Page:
CONCERN IS INCREASING in Moray over plans for a Highland harbour authority to extend ship to ship oil transfers into the Moray Firth.
The move by the Cromarty Firth Port Authority was posted with very little publicity in December – however, following a report on the plans by insideMoray communities along the Moray Firth have rallied to launch a petition against the plan.
While the port authority insist that ship to ship oil transfers have an excellent safety record, communities are becoming aware of the dangers extending the methods would bring to such as the resident dolphin population. As highlighted by insideMoray in December, a similar plan to allow ship to ship transfers on the Firth of Forth eight years ago failed after campaigners pointed out the devastating effect it could have on Moray Firth dolphins that often transited the area.
A Whale and Dolphin Conservation group (WDC) Senior Research Fellow, Erich Hoyt, said at that time: “Ship to ship oil transfers present a serious and completely unacceptable level of risk to the areas wildlife and marine environment. I hope that this marks the beginning of a long line of decisions to protect our wonderful natural heritage.”
Now hundreds of people have become aware of the move on the Moray Firth, signing a petition against the plans that would see 180,000 tonnes of oil transfers between ships on an area of the Firth where a spill could devastate the coastline with Findhorn, Burghead Bay and Lossiemouth identified as areas that would likely suffer greatest from an incident.
The local councillor on the Black Isle who highlighted the issue and secured an extension for public responses to the plans, Councillor Craig Fraser, said: “It is a huge issue – particularly the way it has been handled from the start.
“Had the community been told by the port authority about what it was proposing, where they were proposing it, how it was going to work, and everybody engaged with communities in the Cromarty Firth and Moray Firth, then we might not be here.
“But it is my opinion the process has not been transparent, and we are holding a public meeting on January 27 with an invitation sent to the port authority – but I understand that has been declined.”
All Community Councils in Moray have now received details outlining the danger coastal communities would be under should the plan be allowed to proceed.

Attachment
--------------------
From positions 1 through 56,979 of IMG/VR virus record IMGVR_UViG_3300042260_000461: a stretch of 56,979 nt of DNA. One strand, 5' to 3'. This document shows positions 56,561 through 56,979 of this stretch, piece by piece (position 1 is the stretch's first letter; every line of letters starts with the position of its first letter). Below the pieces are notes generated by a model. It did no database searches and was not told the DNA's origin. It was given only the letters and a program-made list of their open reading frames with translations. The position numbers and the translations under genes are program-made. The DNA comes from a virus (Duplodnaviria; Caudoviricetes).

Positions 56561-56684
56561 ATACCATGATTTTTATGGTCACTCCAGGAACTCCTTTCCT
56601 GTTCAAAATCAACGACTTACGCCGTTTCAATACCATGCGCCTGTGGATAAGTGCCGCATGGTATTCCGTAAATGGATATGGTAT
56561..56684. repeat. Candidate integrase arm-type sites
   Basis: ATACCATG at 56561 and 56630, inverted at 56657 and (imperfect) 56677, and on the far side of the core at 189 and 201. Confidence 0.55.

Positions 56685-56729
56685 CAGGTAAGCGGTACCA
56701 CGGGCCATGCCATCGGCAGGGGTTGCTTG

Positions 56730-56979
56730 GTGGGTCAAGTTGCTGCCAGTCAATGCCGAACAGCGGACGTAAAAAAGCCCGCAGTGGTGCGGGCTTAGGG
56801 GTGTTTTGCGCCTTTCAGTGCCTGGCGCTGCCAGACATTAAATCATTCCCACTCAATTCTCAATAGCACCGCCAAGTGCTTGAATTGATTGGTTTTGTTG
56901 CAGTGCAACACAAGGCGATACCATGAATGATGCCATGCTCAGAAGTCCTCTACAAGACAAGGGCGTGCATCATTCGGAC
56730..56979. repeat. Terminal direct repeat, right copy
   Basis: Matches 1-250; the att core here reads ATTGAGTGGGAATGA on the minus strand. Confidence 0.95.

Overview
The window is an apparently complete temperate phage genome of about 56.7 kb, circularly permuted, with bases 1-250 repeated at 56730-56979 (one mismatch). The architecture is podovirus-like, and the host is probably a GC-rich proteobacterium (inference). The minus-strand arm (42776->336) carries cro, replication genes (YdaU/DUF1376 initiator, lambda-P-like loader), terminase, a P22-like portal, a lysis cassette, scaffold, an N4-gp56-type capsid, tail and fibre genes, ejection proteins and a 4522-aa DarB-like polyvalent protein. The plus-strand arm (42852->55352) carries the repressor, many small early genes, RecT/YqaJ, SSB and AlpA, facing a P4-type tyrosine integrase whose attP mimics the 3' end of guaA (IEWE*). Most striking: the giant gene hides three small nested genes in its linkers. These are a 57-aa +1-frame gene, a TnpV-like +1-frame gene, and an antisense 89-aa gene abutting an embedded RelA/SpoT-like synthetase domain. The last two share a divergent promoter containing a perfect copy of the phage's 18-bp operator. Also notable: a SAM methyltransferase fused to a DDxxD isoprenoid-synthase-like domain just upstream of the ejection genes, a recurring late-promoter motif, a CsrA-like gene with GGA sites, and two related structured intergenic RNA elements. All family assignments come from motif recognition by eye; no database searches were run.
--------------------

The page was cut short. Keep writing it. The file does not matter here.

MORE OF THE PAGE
In a letter passed to community councils, campaigner Jackie Ross said: “As a resident of Cromarty I am seriously concerned about this application. The consultation period, over the Christmas holidays, is only 42 days and we have to act promptly.
“The Cromarty and Moray Firths are extremely special. They are made up of SSSI areas, Special areas of conservation, Special protected areas, Ramsar sites, Nature conservation marine protected areas and draft SPA’s – not to mention the population of bottlenose dolphins and many bird colonies.
“It really is astounding that such an area would even be considered as suitable for the ship to ship transfer of eight million tonnes of oil per annum.
“Throughout the report/application, the Cromarty Firth Port Authority state that the likelihood of an oil spill is minimal – but if it did occur the outcome would mean birds, marine mammals, coastline, wetlands etc would be “significantly impacted”.
“There is no indication, numerically, about what ‘minimal’ actually means – 1%? Any possibility of an oil spill in this area is surely too big a risk to take. There are also issues with the possible introduction of non-native species which can upset the ecosystem and pollution in the form of noise and fumes.
“I firmly believe that this application should not be passed. The possible impact on the area could be devastating both environmentally and economically.”
This week the chief executive of the Cromarty Firth Port Authority, Bob Buskie, denied any suggestion that they had attempted to play down the proposal. He said: “This application is an addition to the current licence and is open to full consultation.
“We have extended the consultation period to give people the chance to respond and this now closes on February 8. This type of ‘ship to ship’ operation has been carried out in the port for many years without incident, we would be happy to discuss concerns with interested parties and look forward to addressing these concerns.”
Full details of the application and consultation process can be found online – including projections on the impact an oil spill could have on the Moray coastline.